The Philippines: Minimizing Information Asymmetry and Reviving Democratic Institutions    

  • Information openness to prevent corruption: Minimizing information asymmetry can reduce corruption vulnerability, as evidenced by the recent case of PhilHealth where the poor information technology system paved the way for fraudulent claims. As it was allegedly said that some regional officials managed to avoid being assigned to other jurisdictions thanks to their strong political supports, corruption of public personnel is encouraged by a political culture driven by patronage. Likewise, the regular rotation of key officers and staff will lessen the risks of unhealthy relationships and corruption.
  • Revival of democratic institutions: Reviving democratic institutions is a key to fighting corruption on a long-term basis. Democratic institutions serve to level the playing field both in political and economic aspects, enabling effective application of rules and incentives that govern our system. In an effort to counter the prevalence of corruption, it is important to strengthen public oversight agencies, especially the Civil Service Commission, Commission on Audit, and the Office of the Ombudsman, with enhanced financial and human resources. The outbreak of corruption scandals that accompanied the COVID-19 health crisis is an illustration of how democratic recession has negatively affected the state of public accountability, where the revival of democratic institutions will be crucial in fighting corruption as well as the pandemic.


Nepal: Good Governance as Key to Battling the Pandemic      

  • Coherent national guidelines: A broad central policy guideline on pandemic control should be developed at a national, provincial and local level, taking Nepal’s contextual realities into consideration. Such relief standards set by the government need to correlate in the longer term, avoiding confusion and dispute over emergency management practices especially in the time of pandemic. The guideline should also involve and coordinate the roles of civil society organizations that can help the government deliver emergency supplies and necessary helps widely.
  • Support for the marginalized: Government policies should effectively incorporate the marginalized citizens. Policies and tools for  information sharing, communication and education need to be developed and disseminated exclusively for calamities likes the coronavirus pandemic, earthquakes, floods, etc. The support and relief materials should also commensurate to the extent of marginalization and vulnerability of citizens. In tandem with the extended support for the vulnerable communities, laws should be strictly implemented against the violation of human rights of the marginalized and vulnerable communities, penalizing those who practice discrimination and exclusion during crises and pandemic. ■


IV. Moderator & Panelists

Jung Kim is currently an Assistant Professor at the University of North Korean Studies, South Korea. He teaches courses on International Relations in East Asia and Political Economy of the Two Koreas, among others. Prior to this, from 2009-2015, he was a Lecturer at the Underwood International College and Graduate School of International Studies at Yonsei University. During this time, Mr. Kim was also a Chief Researcher at The East Asia Institute. He pursued his Bachelors and Masters in Political Science at Korea University and went on the pursue his Ph.D. at Yale University. His research interests include Comparative Politics and International Relations in East Asia.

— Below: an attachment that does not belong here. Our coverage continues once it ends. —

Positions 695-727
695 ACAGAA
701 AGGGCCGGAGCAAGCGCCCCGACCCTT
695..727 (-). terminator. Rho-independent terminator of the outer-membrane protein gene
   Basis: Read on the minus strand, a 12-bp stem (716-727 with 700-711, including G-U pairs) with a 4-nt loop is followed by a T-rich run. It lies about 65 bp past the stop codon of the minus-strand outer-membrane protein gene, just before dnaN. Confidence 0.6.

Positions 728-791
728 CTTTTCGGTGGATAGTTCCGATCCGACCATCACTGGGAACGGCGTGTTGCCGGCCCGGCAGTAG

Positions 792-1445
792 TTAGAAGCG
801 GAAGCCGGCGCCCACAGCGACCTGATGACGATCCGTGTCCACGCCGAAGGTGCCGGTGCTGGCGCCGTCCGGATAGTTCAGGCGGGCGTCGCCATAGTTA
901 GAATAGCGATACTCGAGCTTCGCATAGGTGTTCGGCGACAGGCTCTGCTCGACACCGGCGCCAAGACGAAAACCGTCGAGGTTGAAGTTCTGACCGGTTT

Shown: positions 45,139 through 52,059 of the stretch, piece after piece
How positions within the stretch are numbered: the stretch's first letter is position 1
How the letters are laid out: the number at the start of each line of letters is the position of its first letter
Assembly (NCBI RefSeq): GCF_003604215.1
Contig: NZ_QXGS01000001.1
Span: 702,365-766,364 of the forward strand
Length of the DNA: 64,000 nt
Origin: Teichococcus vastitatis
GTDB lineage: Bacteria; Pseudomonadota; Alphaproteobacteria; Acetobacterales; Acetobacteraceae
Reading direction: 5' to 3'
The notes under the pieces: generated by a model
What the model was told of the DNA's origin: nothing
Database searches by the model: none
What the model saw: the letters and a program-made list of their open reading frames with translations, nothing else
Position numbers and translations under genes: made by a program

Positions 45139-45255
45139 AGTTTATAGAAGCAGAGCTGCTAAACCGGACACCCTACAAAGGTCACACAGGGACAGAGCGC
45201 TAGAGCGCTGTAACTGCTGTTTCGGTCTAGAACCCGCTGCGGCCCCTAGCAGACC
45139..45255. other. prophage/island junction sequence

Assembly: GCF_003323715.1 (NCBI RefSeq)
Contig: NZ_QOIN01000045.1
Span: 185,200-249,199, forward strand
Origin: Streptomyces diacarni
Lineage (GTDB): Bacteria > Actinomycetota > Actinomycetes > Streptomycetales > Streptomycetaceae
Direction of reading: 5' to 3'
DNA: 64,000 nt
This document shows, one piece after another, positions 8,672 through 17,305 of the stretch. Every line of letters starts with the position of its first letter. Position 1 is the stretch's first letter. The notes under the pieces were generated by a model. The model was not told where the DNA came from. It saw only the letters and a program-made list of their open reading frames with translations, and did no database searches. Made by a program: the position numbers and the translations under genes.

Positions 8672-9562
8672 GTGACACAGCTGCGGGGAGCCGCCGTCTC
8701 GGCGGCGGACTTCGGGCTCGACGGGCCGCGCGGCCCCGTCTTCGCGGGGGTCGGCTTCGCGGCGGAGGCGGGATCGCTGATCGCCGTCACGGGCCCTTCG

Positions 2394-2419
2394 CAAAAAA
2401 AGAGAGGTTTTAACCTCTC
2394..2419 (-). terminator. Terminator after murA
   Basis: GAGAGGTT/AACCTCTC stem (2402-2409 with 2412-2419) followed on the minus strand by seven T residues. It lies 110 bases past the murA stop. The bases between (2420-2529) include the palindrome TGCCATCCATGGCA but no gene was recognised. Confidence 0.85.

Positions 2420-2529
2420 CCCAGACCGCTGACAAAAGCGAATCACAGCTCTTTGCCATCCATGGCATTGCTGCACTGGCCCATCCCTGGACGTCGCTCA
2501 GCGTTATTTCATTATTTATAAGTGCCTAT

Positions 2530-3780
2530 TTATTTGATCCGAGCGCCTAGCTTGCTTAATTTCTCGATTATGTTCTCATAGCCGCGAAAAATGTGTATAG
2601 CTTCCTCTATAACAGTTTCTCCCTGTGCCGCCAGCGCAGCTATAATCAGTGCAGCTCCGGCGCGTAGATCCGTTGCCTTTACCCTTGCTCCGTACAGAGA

Thawilwadee Bureekul is the Director of the Research and Development Office at King Prajadhipok’s Institute, Thailand. She previously served on the National Reform Steering Committee, the National Reform Council, and the Constitutional Drafting Assembly. Her current academic interests lie in the field of good governance and gender equity, such as participatory and gender responsive budgeting; the preparation of action plans for leadership development and women’s participation in politics and decision-making; and gender-responsive local development planning and budgeting manuals. She has been heavily dedicated to research related to democracy, good governance, social equality, public participation, public policy, and voting behaviors. In 2015, she was the recipient of a prestigious award given to an outstanding woman by the National Council of Women of Thailand. She also succeeded in proposing “Gender Responsive Budgeting” in the Thai Constitution and was accordingly presented with the “Women of the Year 2018” award by the Association for the Promotion of the Status of Women.

Francisco A. Magno teaches Political Science and Development Studies at De La Salle University (DLSU), Manila, Philippines. He is the Founding Director of the DLSU Jesse M. Robredo Institute of Governance. He served as president of the Philippine Political Science Association from 2015 to 2017. He completed his PhD in political science at the University of Hawaii.

Pradip Pariyar is the executive chairperson at SAMATA Foundation, which conducts policy research and advocates for the rights of the Dalits, the most marginalized community in Nepal, in order to end caste-based discrimination. As the elected president of the Association of Youth Organizations Nepal (AYON), he worked closely with government of Nepal to initiate a youth-responsive budget. He was a member of the government task force that developed Youth Vision 2025, a 10-year governmental national youth development policy plan. He has trained thousands of youths in leadership, peacebuilding, and conflict-sensitive journalism across Asia and Africa. He founded the Nepal Youth Forum to focus on policy advocacy, awareness, and youth empowerment. In 2011, Pariyar was selected as a youth fellow by the International Monetary Fund and the World Bank. Pariyar serves as the chairperson of the Nepal Policy Center, a youth-led think tank. In 2015, he received the Youth Leadership Award from the Nepali Government’s Ministry of Youth and Sports for his decade-long contribution to youth leadership development across Nepal. He also received Asia 21 young Leaders Award from The Asia Society, New York. In 2020 He received Young Global Leaders Award from World Economic Forum.


■ Typeset by:  Hyunjin Yim, Research Associate